The fact is that every part of our modern way of living takes a toll on the environment. It's not just about if you eat meat, it's also about how your food is produced (plant or animal); where your food comes from; the car (or cars) you drive; the clothes you purchase; increased property development; deforestation; burning fossil fuels for electricity, heat and transportation; food waste; consumerism - all of these factors, and more, contribute to climate change. But it is misconceived to think that eating meat has no or little impact on our environment.

Sure, eating meat from organically raised animals may be better for the environment than meat from factory farmed animals but the reality is, most people who consume meat are eating factory farmed meat.

I doubt that the United Nations is lying when they say that animal agriculture is responsible for 14.5% (nearly one-fifth) of human-induced greenhouse gas emissions. That is significant.

According to the World Resources Institute, shifting to a diet that reduces consumption of animal-based foods, naturally having a greater share of plant-based foods, could significantly reduce agriculture’s pressure on the environment.

Reducing your consumption of animals and eating a plant based diet is just one of the many ways in which you can reduce your footprint on Mother Earth and help the environment. It is ranked #4 on the Drawdown Project's solutions for combating climate change. See the full summary of solutions here.

What about the animals?

This is the main reason why I am so affected by the promotion of a meat-based diet.

The impact that a meat-based diet has on animals is an issue that is practically ignored by people who promote heavy meat diets.

I don't know about you, but I love animals and I respect and appreciate them. I expect that if you're on my website, you feel the same.

If we were to increase the amount of meat in our diets to the extent that the carnivore diet propaganda machine recommends, that would entail a huge cost - a huge impact on the lives of animals.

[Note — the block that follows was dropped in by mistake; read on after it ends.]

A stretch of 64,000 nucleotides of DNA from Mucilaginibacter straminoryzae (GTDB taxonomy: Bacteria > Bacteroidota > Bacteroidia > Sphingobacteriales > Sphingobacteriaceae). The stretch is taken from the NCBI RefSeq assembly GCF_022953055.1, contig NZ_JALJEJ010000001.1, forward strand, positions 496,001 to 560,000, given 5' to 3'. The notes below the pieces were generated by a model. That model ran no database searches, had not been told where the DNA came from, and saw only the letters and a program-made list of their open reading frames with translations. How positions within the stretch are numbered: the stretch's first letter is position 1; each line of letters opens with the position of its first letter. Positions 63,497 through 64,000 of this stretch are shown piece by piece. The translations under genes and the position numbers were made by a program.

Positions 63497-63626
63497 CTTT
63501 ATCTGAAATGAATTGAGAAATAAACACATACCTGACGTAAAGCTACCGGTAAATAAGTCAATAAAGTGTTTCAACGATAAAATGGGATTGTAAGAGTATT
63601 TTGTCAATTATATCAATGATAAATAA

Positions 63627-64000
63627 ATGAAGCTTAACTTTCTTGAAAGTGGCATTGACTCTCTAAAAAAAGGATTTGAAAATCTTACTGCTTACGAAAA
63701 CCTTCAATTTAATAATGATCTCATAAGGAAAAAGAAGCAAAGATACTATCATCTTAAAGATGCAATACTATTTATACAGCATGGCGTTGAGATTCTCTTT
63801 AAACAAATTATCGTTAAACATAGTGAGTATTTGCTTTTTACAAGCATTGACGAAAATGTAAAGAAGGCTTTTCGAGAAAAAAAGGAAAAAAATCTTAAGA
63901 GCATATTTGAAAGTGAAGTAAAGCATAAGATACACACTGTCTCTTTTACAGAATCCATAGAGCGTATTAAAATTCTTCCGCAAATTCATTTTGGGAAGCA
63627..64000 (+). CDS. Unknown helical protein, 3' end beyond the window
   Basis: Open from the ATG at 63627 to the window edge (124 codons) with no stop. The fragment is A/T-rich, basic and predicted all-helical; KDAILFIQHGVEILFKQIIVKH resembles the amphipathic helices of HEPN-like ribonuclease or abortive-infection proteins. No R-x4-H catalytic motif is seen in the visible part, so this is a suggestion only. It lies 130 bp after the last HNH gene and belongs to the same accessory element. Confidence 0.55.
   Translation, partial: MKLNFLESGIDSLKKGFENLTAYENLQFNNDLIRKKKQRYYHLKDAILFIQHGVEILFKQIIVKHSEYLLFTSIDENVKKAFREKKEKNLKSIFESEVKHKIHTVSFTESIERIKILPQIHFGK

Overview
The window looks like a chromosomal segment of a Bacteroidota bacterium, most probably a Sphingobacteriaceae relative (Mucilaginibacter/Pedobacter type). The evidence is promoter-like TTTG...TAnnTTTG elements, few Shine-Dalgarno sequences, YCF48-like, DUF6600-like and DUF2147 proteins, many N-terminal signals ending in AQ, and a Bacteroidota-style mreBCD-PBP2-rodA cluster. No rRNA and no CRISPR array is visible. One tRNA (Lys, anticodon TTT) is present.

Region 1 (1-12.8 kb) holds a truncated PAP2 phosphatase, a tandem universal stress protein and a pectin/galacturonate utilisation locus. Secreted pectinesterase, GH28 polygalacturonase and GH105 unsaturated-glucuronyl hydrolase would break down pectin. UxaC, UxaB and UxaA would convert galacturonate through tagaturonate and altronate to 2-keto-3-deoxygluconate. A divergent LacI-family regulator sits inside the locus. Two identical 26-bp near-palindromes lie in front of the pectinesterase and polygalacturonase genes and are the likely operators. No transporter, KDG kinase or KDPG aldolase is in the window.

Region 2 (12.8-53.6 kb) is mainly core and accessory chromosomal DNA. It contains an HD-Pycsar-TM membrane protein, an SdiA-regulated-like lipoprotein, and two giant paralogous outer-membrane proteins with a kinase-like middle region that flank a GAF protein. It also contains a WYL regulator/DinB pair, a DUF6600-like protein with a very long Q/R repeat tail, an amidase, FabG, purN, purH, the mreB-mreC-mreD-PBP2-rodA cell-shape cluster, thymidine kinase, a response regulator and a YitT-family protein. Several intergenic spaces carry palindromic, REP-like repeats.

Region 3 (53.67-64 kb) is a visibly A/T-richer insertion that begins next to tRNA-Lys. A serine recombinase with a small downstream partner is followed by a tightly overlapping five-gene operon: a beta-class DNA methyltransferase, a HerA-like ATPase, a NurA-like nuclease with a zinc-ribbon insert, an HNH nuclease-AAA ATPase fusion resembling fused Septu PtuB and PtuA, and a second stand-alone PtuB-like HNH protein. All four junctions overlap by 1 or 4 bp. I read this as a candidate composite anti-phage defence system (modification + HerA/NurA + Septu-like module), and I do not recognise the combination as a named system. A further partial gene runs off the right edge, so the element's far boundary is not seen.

Nearly 50 billion animals are killed every single year across the globe to satiate people's desires for meat, dairy and eggs. And that's just the animals raised in a factory farming environment.

And carnivore dieters are saying we need to at least double the amount of protein we're eating. For the animal suffering factor alone, this idea is horrendous to me.


It's horrendous because animals are sentient beings. Cows, chickens, sheep, pigs - they are no less sentient than humans' favourite animal companions, the cat and dog. A cow feels pain, just like a cat does. A chicken can suffer from the same level of fear that a dog might. And they all form bonds with other members of their species in a similar way that we form bonds with other members of our species.

Regardless of any health or environmental benefits claimed to exist by eating a meat-based diet, which I'm not convinced of, to me, they do not justify increasing the level of animal suffering that already exists.

I don't think human beings need to increase their animal protein intake, those who are living the longest show us that. Rather, I think human beings need to increase their level of compassion and find more compassionate ways to be healthy.

A plant based diet is definitely a more compassionate way to eat and be healthy. If you would like to consume more plants in your diet (and less animals), I'd love to help you as your plant based coach. Book in a free chat with me and let's discuss how you can help animals by eating less of them, and be healthy.

We are here for only a short time, let us tread lightly on Mother Earth.

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About Ruth

Ruth Hatten is a Holistic Animal Care Mentor with qualifications in animal naturopathy, pet nutrition and energy healing. She helps animals using holistic principles and natural remedies, including naturopathy, nutrition, plant medicine, energy and spirituality. Ruth believes that animals can thrive when they are supported in this way.​